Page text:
Reading a poem at Nan's funeral without crying

(12 Posts)
ohnoherewego Mon 23-Sep-13 22:09:56

Second having a back up plan .Knowing that my sister would take over if I couldn't go on definitely helped me read at DM@s funeral

BlueSkyandRain Sun 22-Sep-13 23:41:41

I'm sorry for your loss henrietta .
I would second the not looking at anyone advice, and also suggest letting yourself have a big cry a little while before the funeral. At my son's funeral it was really important to me to read the things I'd chosen, and as someone who normally cries at anything remotely soppy, I wasn't sure I'd manage it. I cried in the morning beforehand and so I was able to hold it together for a little time, as I'd already let some of it out. I actually didn't look at anyone at all during the whole thing (for some reason I just couldn't), I'm sure if I'd caught anyone's eye whilst speaking I wouldn't have managed it.
Hugs and good luck.

Thank you all so much. I'm on the verge of crying just reading your lovely, supportive, helpful comments (which doesn't bode well, but...)

I will practice with my DH, take a deep breath & do it for my Nan.

I read at both my grandma and mum's funeral. I would say try not to look at people that will set you off.
There was two of us for each funeral. Mum and I for my grandma then my sister and I for my mum a year later. sad I think having someone else who could take over helped me.
I did wobble at my mum's funeral but I regained my composure. No-one will think any less of you if you wobble or can't finish it.
Good luck, and your nan will be proud of you for even trying.

kissmyheathenass Thu 19-Sep-13 22:38:54

And sorry for your loss .

kissmyheathenass Thu 19-Sep-13 22:37:49

I sobbed through my poem at my dads funeral last year but I managed to read it all from beginning to end which was a big achievement considering how I felt. I focussed on the words and didnt look at anyone. I did have some diazepam which helped. It's a funeral, there will be lots of tears. Don't worry.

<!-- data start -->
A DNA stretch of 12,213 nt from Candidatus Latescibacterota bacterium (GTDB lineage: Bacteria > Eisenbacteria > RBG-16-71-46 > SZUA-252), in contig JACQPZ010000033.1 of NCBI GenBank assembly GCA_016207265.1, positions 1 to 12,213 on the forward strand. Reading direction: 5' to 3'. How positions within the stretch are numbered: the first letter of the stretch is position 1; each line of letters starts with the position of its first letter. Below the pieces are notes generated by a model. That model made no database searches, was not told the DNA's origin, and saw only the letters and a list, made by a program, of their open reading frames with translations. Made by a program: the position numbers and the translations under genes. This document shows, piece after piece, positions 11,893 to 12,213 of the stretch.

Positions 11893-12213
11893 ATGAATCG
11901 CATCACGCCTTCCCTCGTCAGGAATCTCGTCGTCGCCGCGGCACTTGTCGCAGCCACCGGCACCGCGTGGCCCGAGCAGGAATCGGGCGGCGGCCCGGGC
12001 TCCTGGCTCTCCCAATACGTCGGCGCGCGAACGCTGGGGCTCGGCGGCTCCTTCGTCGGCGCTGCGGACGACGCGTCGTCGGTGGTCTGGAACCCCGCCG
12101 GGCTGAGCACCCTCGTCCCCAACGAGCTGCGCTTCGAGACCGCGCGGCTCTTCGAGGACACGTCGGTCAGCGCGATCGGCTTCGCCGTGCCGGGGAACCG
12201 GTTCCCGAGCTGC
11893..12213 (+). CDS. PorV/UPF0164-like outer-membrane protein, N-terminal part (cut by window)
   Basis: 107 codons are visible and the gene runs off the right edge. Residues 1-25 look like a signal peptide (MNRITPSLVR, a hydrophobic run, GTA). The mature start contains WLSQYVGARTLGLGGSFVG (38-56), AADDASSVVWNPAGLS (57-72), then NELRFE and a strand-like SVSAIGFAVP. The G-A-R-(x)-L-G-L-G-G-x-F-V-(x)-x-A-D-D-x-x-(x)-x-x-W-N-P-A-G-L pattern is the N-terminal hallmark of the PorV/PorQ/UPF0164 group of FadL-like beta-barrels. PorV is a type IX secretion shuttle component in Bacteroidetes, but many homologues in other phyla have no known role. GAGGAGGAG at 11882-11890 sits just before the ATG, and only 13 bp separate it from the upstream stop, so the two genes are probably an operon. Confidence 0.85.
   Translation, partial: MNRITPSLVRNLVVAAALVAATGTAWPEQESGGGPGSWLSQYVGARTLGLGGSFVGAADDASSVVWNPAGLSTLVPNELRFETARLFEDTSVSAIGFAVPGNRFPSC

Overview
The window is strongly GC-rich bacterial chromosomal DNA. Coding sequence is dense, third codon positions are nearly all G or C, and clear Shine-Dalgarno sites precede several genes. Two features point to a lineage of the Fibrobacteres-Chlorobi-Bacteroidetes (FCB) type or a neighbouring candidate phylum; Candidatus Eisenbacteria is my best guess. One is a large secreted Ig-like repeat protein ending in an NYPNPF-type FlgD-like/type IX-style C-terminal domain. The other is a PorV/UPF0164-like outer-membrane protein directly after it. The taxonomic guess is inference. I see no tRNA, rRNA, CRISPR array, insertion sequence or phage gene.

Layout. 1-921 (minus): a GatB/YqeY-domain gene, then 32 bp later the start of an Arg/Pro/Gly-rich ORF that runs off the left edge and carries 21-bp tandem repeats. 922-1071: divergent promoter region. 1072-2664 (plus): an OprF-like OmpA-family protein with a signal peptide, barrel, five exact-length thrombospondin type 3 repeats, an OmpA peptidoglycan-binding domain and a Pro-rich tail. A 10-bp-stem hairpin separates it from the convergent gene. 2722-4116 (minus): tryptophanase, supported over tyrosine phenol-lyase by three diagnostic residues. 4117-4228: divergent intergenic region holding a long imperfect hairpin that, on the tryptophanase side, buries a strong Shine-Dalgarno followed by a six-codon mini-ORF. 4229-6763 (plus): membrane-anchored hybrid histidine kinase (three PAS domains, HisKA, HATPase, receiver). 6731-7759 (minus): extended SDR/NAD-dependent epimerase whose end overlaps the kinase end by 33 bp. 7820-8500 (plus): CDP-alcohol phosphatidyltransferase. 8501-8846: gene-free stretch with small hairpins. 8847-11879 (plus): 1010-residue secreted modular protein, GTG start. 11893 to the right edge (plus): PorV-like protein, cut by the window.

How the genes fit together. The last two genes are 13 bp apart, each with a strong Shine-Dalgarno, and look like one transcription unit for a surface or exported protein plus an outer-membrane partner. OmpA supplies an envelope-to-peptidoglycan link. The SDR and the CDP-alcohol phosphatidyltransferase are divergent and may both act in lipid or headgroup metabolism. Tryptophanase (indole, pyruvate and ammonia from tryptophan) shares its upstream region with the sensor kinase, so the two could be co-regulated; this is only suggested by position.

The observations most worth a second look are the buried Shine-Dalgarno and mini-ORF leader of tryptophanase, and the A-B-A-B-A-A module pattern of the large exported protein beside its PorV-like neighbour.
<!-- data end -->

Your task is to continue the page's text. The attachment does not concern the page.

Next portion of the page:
Wigeon Thu 19-Sep-13 22:32:00

Very sorry to read about your Nan.

I read at my cousin's funeral. She was only 29 and died v suddenly, so it was extremely emotional. As well as practising beforehand, outloud, what really got me through it was taking my DH up with me and holding his hand throughout the reading (he just stood there). And not looking at anyone while I read - terrible advice for public speaking usually, but in this case necessary.

2kidsintow Netherlands Thu 19-Sep-13 22:25:04

You'll be fine.

I had to read a moving poem at my FIL's funeral at the request of my lovely MIL.
I practiced several times in the run up, but tried hard not to think too much about the meaning of the words.

I focused on the fact that this was my way of paying respect.

I did feel that the service sort of flew by as I was just waiting for my part.

It was after I'd read it and could relax that the emotions took over. xx

Vinividivino Thu 19-Sep-13 22:11:50

I'm so sorry for your loss. My beloved Granny died nearly a year ago and I miss her so much. I gave the eulogy at her funeral and, like you, was so worried that I wouldn't be able to hold it together but I did, right until the last two words. Do it for your Nan. Take deep breaths, smile at your audience when you get to the front and remember it really doesn't matter if you stop, choke up or stumble, everyone there will be rooting for you and will totally understand. Best of luck and big hugs.

mikkii Thu 19-Sep-13 22:09:59

I'm really sorry for your loss.

I read at the funeral of my beloved FIL.

When DH's cousin saw me go up to read, she was speechless (mainly as we are the 2 biggest blubbers in the family).

There were a few things I did to get through the reading:

I was anti social before the service so I was not already blubbing;
I had practiced lots so I was less likely to stumble over my words;
I did not look at the congregation whilst reading, instead looking over their heads;
Finally, I gave myself a good talking to, telling myself this was the last thing I could do for him and I was going to make him proud!

Incidentally, to make matters worse, I arrived in he church o discover the BBC were filming the funeral for a programme about coroners.

Good luck.

ThePuffyShirt Thu 19-Sep-13 22:01:59

Read it out loud as much as you can beforehand, and to an audience if possible.

But it really doesn't matter if you're wobbly reading it.

My lovely Nan died yesterday. I will be reading a fairly emotional poem at her funeral. I want to do it, but I just don't know how I will get through it without crying.

I would love some advice so I can help give her a wonderful tribute.

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